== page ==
Susan Dumais: Personalized Search: Potential and Pitfalls

Channel
2015 Talks
Owner
John Meehan
Group
domusers
Published
Oct. 15, 2015, 5:35 p.m.
Duration
0:57:30

Susan Dumais
Distinguished Scientist at Microsoft, Deputy Managing Director of the
Microsoft Research Lab in Redmond
Thursday, October 15, 2015 at 4:00 P.M.
Room 368 (CIT 3rd Floor)

Personalized Search: Potential and Pitfalls

Traditionally search engines have returned the same results to
everyone who issues the same query. However, using a single ranking
for everyone in every context at every point in time limits how well a
search engine can do in providing relevant information. In this talk I
outline a framework to quantify the "potential for personalization"
which we use to characterize the extent to which different people have
different intents for a query. I describe several examples of how we
represent and use different kinds of contextual features to improve
search quality for individuals. Finally I conclude by highlighting
important challenges in developing personalized systems at Web scale
including control and transparency, serendipity, and evaluation.

Susan Dumais a Distinguished Scientist at Microsoft and Deputy
Managing Director of the Microsoft Research Lab in Redmond. Prior to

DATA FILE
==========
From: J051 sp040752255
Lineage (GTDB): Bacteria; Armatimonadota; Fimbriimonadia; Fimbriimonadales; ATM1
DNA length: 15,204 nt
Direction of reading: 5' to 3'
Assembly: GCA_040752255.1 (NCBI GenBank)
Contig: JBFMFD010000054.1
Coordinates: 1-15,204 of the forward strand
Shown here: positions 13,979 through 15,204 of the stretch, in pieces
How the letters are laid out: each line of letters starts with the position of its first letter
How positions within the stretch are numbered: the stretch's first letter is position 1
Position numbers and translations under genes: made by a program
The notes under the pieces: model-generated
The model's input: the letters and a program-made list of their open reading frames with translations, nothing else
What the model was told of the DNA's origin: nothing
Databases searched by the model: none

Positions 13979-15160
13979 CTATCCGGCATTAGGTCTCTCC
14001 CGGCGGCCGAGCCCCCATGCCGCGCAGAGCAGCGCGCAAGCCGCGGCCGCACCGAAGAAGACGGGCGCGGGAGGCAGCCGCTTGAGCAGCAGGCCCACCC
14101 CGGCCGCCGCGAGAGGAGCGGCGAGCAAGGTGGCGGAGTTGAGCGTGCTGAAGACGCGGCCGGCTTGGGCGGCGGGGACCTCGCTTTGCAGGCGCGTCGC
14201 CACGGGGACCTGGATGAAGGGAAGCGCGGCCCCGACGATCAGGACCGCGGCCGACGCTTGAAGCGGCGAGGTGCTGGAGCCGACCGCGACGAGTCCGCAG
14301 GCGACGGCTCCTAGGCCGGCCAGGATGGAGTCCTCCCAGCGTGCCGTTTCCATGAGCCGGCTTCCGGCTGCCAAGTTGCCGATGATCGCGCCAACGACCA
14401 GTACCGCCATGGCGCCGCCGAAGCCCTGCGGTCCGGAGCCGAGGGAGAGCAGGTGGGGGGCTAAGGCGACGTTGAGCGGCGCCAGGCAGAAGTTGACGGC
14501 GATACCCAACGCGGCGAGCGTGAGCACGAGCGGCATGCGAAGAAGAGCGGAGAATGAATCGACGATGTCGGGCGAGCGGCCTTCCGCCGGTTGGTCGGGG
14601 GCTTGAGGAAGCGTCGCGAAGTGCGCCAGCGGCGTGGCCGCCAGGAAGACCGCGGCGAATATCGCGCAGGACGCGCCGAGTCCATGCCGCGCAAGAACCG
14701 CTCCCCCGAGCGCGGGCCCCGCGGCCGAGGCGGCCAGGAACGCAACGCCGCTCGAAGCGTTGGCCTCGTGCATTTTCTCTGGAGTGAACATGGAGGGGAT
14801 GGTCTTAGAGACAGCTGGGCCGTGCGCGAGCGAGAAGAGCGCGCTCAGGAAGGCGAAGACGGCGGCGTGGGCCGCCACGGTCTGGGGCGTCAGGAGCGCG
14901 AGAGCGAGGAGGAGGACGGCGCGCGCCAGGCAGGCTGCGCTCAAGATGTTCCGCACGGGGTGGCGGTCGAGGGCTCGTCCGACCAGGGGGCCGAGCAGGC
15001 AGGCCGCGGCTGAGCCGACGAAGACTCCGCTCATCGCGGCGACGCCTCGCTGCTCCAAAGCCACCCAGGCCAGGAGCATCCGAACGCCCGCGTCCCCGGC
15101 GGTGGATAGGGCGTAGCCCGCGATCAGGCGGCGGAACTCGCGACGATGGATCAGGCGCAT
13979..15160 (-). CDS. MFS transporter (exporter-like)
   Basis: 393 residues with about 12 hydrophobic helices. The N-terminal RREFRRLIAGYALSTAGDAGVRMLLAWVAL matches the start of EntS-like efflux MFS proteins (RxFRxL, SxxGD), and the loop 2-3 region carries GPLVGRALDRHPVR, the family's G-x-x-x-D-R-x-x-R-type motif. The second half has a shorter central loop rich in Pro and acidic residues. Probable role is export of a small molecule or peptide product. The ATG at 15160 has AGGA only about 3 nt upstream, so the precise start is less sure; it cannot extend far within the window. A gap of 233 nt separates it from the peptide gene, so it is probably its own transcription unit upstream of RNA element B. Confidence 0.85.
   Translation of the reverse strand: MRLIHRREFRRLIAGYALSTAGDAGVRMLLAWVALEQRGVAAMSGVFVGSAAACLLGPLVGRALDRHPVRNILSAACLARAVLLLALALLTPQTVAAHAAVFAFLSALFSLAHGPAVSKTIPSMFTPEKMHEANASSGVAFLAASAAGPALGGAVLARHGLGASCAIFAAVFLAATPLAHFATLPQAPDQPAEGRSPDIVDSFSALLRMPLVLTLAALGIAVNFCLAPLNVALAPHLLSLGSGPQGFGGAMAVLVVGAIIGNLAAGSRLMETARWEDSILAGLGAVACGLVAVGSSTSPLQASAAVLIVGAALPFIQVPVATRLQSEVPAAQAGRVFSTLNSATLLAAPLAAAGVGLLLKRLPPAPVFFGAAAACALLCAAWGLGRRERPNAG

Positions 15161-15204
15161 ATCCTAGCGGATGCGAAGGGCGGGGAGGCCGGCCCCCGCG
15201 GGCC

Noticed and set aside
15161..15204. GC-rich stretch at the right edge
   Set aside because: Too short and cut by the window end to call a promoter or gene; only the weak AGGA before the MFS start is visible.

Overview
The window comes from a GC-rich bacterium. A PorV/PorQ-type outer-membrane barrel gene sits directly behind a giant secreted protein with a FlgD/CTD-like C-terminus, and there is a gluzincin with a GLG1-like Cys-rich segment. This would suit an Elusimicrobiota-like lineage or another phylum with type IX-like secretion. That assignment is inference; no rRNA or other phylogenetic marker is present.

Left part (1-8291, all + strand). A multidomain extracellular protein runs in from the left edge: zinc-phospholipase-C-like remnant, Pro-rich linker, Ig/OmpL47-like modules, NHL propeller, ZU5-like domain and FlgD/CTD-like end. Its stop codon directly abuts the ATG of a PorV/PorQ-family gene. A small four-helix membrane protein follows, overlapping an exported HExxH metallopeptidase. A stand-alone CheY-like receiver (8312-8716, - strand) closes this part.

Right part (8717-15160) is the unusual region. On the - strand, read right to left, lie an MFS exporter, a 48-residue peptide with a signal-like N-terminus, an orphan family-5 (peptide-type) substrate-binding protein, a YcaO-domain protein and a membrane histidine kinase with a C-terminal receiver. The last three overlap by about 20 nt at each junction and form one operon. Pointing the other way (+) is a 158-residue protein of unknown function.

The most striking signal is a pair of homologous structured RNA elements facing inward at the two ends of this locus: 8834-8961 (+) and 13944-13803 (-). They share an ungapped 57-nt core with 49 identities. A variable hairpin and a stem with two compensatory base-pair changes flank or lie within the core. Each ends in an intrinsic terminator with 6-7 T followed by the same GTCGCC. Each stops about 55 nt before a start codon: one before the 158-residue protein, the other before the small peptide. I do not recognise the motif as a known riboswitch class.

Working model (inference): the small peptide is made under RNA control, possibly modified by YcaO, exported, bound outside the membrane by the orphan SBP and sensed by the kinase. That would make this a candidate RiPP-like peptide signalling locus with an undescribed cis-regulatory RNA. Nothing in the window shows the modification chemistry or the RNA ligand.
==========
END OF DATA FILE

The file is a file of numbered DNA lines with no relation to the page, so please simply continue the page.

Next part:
joining Microsoft Research, she was at Bell Labs and Bellcore, where
she worked on Latent Semantic Analysis, techniques for combining
search and navigation, and organizational impacts of new technology.
Her current research focuses on user modeling and personalization,
context and search and temporal dynamics of information. She has
worked closely with several Microsoft groups (Bing, Windows Desktop
Search, SharePoint, and Office Online Help) on search-related
innovations. Susan has published widely in the fields of information
science, human-computer interaction and cognitive science, and holds
several patents on novel retrieval algorithms and interfaces. Susan is
also an adjunct professor in the Information School at the University
of Washington. She is Past-Chair of ACM's Special Interest Group in
Information Retrieval (SIGIR), and serves on several editorial boards,
technical program committees, and government panels. She was elected
to the CHI Academy in 2005, an ACM Fellow in 2006, received the SIGIR
Gerard Salton Award for Lifetime Achievement in 2009, was elected to
the National Academy of Engineering in 2011, received the ACM Athena
Lecturer and Tony Kent Strix Awards in 2014, and was elected to the
American Academy of Arts and Sciences in 2015.

Host: Professor Jeff Huang

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